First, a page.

Sponsor of H.R. 1651 in the 115th Congress:
Rep. Eddie Bernice Johnson TX-30
Sponsor of S. 1106 in the 115th Congress:
Jeff Merkley (OR-D)
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Recently two U.S. Senators, both from New Hampshire, came out in support of S. 1106 The National Nurse Act by becoming co–sponsors of this legislation. Thank you to Senator Margaret (“Maggie”) Hassan and Senator Jeanne Shaheen for your support.
According to Senator Hassan’s website, “Senator Maggie Hassan is committed to working with members of both parties to represent New Hampshire values and to solve problems in order to expand middle class opportunity, support small businesses, and keep America safe, secure, and free. She is the second woman in American history to be elected both Governor and United States Senator, along with fellow New Hampshire Senator Jeanne Shaheen. Senator Hassan was drawn to public service as an advocate fighting to ensure that children like her son Ben, who experiences severe disabilities, would be fully included in their communities and have the same opportunities that all parents want for their children. One of the committees Senator Hassan serves on is HELP (the Committee on Health, Education, Labor, and Pensions).
Senator Shaheen has served in the U.S. Senate since 2009 and is a member of the Senate Committees on Armed Services, Foreign Relations, Appropriations, and Small Business and Entrepreneurship. She is committed to seeing that more work is done to offer solutions that improve the quality of care people receive while at the same time, contain costs. Senator Shaheen, along with Senator Susan Collins (R-ME) introduced the Medicare Transitional Care Act. This legislation addressed costly hospital readmissions by providing seniors and their caretakers support during the vulnerable time after discharge from a hospital.
Special appreciation goes out to NNNO Advocacy Team member Cathy Lodico MS, RN, CCM, who made several trips to the DC and district offices of Senator Shaheen and Senator Hassan to urge their support for S. 1106. Cathy recently received a letter from Senator Shaheen, who is a strong advocate for the nursing profession.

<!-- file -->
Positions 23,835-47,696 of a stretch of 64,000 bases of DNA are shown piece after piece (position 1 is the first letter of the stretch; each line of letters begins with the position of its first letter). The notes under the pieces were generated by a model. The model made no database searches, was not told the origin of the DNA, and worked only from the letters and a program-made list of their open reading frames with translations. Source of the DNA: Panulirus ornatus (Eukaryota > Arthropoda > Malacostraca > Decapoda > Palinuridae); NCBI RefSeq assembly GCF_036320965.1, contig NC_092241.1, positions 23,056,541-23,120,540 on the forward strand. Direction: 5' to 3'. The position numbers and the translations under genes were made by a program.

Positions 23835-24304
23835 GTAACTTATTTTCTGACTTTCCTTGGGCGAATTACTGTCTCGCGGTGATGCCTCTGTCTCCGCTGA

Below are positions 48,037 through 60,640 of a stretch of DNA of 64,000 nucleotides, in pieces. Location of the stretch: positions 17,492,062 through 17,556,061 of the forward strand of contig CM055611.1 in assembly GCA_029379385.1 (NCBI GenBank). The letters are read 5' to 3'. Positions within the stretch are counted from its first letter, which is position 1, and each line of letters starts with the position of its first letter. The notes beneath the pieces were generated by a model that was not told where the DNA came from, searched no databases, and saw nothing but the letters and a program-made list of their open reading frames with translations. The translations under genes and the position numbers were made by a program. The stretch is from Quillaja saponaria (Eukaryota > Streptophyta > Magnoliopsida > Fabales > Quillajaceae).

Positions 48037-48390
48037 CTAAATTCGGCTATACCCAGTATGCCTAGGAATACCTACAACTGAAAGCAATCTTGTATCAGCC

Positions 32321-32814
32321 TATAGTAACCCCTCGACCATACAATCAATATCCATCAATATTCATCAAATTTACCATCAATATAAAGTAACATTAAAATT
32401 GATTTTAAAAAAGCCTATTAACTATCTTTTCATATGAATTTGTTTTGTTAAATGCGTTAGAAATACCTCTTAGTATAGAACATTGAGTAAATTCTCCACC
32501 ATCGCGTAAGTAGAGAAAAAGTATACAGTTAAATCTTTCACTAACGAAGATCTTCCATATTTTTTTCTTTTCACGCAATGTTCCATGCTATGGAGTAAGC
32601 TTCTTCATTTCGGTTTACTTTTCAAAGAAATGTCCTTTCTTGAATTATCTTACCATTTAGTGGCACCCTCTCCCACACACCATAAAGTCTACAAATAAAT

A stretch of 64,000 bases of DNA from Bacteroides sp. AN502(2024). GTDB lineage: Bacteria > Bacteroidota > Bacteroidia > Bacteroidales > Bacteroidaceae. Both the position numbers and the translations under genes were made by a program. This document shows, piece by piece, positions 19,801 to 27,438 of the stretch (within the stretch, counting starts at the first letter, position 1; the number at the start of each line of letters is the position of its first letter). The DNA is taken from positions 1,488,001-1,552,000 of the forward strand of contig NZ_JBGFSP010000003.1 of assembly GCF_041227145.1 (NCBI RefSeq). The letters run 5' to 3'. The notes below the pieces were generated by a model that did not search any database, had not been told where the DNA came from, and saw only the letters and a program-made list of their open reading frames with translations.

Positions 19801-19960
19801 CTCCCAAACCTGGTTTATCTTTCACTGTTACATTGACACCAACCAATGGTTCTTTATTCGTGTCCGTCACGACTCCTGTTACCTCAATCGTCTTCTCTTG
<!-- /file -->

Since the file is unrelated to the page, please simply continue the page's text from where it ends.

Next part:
Senator Shaheen writes:
“I am (also) a cosponsor of the National Nurse Act, which would elevate the individual serving as the Chief Nurse Office of the Public Health Service to the position of National Nurse for Public Health. This change would bring the perspective of nurses, who are on the frontlines of our most pressing public health issues, to the forefront of leadership in identifying and addressing national health priorities with the Office of the Surgeon General. The measure is currently pending before the Senate Health, Education, Labor and Pensions Committee, of which I am not a member, but please be assured that I will keep your advocacy in mind as I work to bring this measure and other nursing-related bills to the full Senate for a vote.”
Earlier this spring, nurses and case managers convened for a task force meeting at the Miami Jewish Center that focused on strengthening compliance and standards for licensed facilities for seniors. Rep. Frederica Wilson (FL-24-D) served as a host. Eight seniors perished in the Hollywood Hills nursing home in sweltering temperatures when Hurricane Irma knocked out power and no other electricity was available for air conditioning. According to Rep. Wilson’s press release, the mission of this task force is to explore policies and measures to prevent catastrophes like the one that took place at Hollywood Hills. Lives are saved when long-term care centers take precautions.
A participant at this meeting was NNNO Board member, Anne Llewellyn RN-BC, MS, BHSA, CCM, CRRN. Anne came prepared to the meeting to educate Rep. Wilson about H.R. 1651 and ask that she become the 75th co-sponsor for the bill. Thank you to Anne for her continued advocacy and to the Congresswoman for her support.